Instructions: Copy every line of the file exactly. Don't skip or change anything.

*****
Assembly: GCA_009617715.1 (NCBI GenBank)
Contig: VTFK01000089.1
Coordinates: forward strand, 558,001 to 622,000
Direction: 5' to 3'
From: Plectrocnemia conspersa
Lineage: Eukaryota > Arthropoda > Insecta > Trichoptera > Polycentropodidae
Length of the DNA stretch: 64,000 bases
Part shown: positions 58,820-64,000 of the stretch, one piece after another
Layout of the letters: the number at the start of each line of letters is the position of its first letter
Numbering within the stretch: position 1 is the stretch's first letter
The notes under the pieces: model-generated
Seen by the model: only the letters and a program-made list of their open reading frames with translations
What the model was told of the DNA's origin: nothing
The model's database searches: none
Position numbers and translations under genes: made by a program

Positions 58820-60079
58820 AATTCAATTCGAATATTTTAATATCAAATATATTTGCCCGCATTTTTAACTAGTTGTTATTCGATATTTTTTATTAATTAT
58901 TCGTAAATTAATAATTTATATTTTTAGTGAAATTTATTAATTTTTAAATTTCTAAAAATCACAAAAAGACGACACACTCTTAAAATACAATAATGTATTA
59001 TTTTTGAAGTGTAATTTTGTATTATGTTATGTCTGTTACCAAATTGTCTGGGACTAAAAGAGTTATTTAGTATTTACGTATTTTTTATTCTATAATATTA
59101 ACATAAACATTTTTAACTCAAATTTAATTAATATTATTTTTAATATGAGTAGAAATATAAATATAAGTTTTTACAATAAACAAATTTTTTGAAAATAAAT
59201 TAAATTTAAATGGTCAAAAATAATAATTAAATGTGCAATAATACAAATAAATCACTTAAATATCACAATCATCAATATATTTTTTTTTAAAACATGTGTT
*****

Assembly: GCA_009617715.1 (NCBI GenBank)
Contig: VTFK01000089.1
Coordinates: forward strand, 558,001 to 622,000
Direction: 5' to 3'
From: Plectrocnemia conspersa
Lineage: Eukaryota > Arthropoda > Insecta > Trichoptera > Polycentropodidae
Length of the DNA stretch: 64,000 bases
Part shown: positions 58,820-64,000 of the stretch, one piece after another
Layout of the letters: the number at the start of each line of letters is the position of its first letter
Numbering within the stretch: position 1 is the stretch's first letter
The notes under the pieces: model-generated
Seen by the model: only the letters and a program-made list of their open reading frames with translations
What the model was told of the DNA's origin: nothing
The model's database searches: none
Position numbers and translations under genes: made by a program

Positions 58820-60079
58820 AATTCAATTCGAATATTTTAATATCAAATATATTTGCCCGCATTTTTAACTAGTTGTTATTCGATATTTTTTATTAATTAT
58901 TCGTAAATTAATAATTTATATTTTTAGTGAAATTTATTAATTTTTAAATTTCTAAAAATCACAAAAAGACGACACACTCTTAAAATACAATAATGTATTA
59001 TTTTTGAAGTGTAATTTTGTATTATGTTATGTCTGTTACCAAATTGTCTGGGACTAAAAGAGTTATTTAGTATTTACGTATTTTTTATTCTATAATATTA
59101 ACATAAACATTTTTAACTCAAATTTAATTAATATTATTTTTAATATGAGTAGAAATATAAATATAAGTTTTTACAATAAACAAATTTTTTGAAAATAAAT
59201 TAAATTTAAATGGTCAAAAATAATAATTAAATGTGCAATAATACAAATAAATCACTTAAATATCACAATCATCAATATATTTTTTTTTAAAACATGTGTT